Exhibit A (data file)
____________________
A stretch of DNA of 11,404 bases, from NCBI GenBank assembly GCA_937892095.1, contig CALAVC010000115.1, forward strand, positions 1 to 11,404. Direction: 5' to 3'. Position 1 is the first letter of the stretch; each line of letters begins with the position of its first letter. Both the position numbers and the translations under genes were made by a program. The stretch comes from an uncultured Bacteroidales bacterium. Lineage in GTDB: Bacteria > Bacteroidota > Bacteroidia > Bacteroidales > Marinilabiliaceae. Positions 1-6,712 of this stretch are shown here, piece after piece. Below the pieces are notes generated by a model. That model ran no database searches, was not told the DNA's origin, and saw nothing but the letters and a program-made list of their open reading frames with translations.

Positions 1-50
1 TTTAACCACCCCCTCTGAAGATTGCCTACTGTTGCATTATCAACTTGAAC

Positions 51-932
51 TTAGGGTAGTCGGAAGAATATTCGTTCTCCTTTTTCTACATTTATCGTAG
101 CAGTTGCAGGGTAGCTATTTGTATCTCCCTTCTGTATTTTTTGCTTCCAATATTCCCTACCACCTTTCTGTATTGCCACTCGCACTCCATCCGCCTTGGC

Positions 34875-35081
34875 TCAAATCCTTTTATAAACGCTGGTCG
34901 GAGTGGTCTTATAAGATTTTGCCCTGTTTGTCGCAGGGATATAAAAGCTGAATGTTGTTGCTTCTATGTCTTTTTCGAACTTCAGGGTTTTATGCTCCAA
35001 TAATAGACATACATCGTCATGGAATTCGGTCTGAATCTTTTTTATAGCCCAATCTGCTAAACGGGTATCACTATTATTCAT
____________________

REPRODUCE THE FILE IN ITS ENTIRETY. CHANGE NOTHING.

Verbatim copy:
A stretch of DNA of 11,404 bases, from NCBI GenBank assembly GCA_937892095.1, contig CALAVC010000115.1, forward strand, positions 1 to 11,404. Direction: 5' to 3'. Position 1 is the first letter of the stretch; each line of letters begins with the position of its first letter. Both the position numbers and the translations under genes were made by a program. The stretch comes from an uncultured Bacteroidales bacterium. Lineage in GTDB: Bacteria > Bacteroidota > Bacteroidia > Bacteroidales > Marinilabiliaceae. Positions 1-6,712 of this stretch are shown here, piece after piece. Below the pieces are notes generated by a model. That model ran no database searches, was not told the DNA's origin, and saw nothing but the letters and a program-made list of their open reading frames with translations.

Positions 1-50
1 TTTAACCACCCCCTCTGAAGATTGCCTACTGTTGCATTATCAACTTGAAC

Positions 51-932
51 TTAGGGTAGTCGGAAGAATATTCGTTCTCCTTTTTCTACATTTATCGTAG
101 CAGTTGCAGGGTAGCTATTTGTATCTCCCTTCTGTATTTTTTGCTTCCAATATTCCCTACCACCTTTCTGTATTGCCACTCGCACTCCATCCGCCTTGGC

Positions 34875-35081
34875 TCAAATCCTTTTATAAACGCTGGTCG
34901 GAGTGGTCTTATAAGATTTTGCCCTGTTTGTCGCAGGGATATAAAAGCTGAATGTTGTTGCTTCTATGTCTTTTTCGAACTTCAGGGTTTTATGCTCCAA
35001 TAATAGACATACATCGTCATGGAATTCGGTCTGAATCTTTTTTATAGCCCAATCTGCTAAACGGGTATCACTATTATTCAT